|A still from Petit Samedi which will be shown on June 6 at National Documentary and Scientific Film Studio.|
HÀ NỘI A film festival begins tonight showing the best documentaries of recent years from Việt Nam and Europe at the National Documentary and Scientific Film Studio in Hà Nội.
The 12th European-Vietnamese Documentary Film Festival has been successfully engaging local audiences with fascinating documentaries for more than ten years.
Back after a year postponement because of COVID-19, the festival features work from 11 countries: Austria, Wallonia-Brussels Federation, France, Italy, Germany, Israel, Spain, Switzerland, the Czech Republic, the UK, and the host country.
"The films being showcased at this year are works of the highest aesthetic value, imbued with the culture of each participating countries and displaying the trademark of each director," said Nguyễn Quang Tuấn, president of the studio.
During ten days, the audience will have opportunity to watch a rich programme of documentaries, with many of them have been awarded international prizes.
The film selection covers a great diversity of themes such as life of people leaving their countryside, climate change, racism or popular artists.
Two films, My Way (Germany) and Petit Samedi (Wallonia-Brussels Federation) are highlights of the festival. My Way is about composer Helmut Lachenmann who has been influencing contemporary music worldwide for more than 50 years.
The film brings the audience closer to the music and the man character. Viewers will be immersed in the thoughts and adventures of this extraordinary artist's creative work -- at a stage in his life where the ending becomes increasingly tangible.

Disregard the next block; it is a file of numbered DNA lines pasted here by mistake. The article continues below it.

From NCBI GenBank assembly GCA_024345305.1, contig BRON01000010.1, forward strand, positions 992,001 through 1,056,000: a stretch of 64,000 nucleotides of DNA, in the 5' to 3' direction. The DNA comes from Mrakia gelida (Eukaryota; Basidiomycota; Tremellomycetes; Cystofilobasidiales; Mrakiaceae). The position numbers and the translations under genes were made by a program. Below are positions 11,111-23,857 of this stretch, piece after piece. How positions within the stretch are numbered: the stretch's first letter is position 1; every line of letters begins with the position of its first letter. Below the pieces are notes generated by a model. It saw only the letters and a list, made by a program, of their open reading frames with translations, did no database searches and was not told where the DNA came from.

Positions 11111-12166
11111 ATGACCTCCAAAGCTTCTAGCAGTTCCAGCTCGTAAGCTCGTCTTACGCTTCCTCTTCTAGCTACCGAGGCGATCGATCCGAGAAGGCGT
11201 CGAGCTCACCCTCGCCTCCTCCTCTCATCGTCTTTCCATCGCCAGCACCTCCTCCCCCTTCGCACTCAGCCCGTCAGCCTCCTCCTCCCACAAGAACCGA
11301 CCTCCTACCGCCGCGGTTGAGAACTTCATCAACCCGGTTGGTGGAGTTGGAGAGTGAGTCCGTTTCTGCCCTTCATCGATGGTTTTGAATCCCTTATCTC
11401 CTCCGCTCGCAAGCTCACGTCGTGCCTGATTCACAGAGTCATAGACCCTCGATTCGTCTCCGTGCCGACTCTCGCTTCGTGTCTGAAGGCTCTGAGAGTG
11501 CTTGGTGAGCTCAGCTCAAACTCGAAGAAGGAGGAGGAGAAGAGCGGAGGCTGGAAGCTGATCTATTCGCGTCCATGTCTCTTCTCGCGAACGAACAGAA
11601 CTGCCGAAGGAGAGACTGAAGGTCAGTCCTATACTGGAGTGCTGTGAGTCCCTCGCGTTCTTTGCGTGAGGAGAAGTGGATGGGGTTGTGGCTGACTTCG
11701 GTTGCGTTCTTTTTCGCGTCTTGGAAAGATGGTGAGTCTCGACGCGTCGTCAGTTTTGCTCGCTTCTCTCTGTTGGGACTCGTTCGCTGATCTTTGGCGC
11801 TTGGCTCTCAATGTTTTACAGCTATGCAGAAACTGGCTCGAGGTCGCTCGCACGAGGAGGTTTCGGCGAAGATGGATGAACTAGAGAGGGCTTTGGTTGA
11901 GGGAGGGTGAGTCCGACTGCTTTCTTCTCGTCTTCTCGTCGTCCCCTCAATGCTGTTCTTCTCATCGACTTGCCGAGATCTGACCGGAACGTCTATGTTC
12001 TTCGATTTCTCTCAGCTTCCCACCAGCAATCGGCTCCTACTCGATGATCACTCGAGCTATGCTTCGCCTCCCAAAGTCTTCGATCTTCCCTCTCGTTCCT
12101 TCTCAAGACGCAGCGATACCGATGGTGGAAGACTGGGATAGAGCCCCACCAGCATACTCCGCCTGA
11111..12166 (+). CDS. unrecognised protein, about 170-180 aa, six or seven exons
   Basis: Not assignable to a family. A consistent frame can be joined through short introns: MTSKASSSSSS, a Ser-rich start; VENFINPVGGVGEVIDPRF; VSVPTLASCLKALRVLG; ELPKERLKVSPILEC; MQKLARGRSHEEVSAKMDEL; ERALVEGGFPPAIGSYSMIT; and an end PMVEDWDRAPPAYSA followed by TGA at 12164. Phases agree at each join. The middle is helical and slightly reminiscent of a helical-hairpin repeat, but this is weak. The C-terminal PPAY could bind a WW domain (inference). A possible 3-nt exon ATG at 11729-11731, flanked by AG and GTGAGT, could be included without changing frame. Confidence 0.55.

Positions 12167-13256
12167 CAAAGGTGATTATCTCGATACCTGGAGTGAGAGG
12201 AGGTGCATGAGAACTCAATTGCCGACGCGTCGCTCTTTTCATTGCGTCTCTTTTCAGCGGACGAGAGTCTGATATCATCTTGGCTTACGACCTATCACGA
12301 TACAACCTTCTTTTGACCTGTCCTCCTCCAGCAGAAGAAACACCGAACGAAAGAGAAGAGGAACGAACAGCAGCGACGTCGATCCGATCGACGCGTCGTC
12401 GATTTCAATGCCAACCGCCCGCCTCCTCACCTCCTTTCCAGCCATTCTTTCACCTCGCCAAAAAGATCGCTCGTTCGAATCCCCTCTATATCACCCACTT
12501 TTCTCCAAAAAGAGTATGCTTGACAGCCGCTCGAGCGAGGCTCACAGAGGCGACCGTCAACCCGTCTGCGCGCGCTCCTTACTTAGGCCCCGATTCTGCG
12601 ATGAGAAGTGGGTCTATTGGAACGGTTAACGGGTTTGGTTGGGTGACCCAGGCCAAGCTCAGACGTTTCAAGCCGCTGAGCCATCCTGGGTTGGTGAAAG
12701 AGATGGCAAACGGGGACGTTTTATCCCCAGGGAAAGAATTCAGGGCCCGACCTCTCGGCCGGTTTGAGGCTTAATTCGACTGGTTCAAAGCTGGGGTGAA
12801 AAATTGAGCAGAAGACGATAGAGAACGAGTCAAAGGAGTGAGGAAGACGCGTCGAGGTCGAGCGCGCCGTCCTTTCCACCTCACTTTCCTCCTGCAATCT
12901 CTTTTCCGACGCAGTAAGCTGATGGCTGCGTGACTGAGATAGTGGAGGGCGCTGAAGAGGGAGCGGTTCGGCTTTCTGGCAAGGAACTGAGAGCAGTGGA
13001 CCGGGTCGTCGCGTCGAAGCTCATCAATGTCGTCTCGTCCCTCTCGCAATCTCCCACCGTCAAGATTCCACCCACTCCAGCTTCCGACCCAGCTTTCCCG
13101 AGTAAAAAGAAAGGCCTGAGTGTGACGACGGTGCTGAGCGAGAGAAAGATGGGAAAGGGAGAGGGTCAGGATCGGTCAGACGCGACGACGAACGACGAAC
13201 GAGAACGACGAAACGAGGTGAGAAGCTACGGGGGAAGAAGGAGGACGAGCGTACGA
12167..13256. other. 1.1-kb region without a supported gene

The 90-minute film was made in 2020 by director Wiebke Popel and won Best Film at Dock of the Bay in San Sebastian. It will be shown at 7.45pm on June 5 with English and Vietnamese subtitles.
Directed by Paloma Sermon-Dai in 2020, Petit Samedi won several awards including Magritte Awards 2022 and Grand Prix at Premiers Plans Film Festival 2021.
It tells the story of a mother and her heroin-addicted adult son in the Wallonian hinterland. Petit Samedi creates a portrait of dependence, intertwining roles of individual, family and social co-existence without offering any easy answers.
It is the first feature-length documentary by director Sermon-Dai. Selected in the Forum line-up of the 70th Berlinale, it is as much a filmmaker’s effort as a home movie. The director is younger sister of the main character.
It will be shown on June 6 at 7.35pm with Vietnamese subtitles.
Each night will show one Vietnamese documentary followed by a European film. The Vietnamese films include Unlimited Battle, Reviving Lands, Two Hands and Vietnamese Tea Talk made by veteran directors.
Unlimited Battle by Vietnamese Meritorious Artist Nguyễn Quang Tuấn and Nguyễn Anh Ngọc depicts images of dedicated front-line forces against the COVID-19 pandemic.
It will begin at 7pm with English subtitles. The festival is co-held by EU National Institutes for Culture and the film studio with free entrances. VNS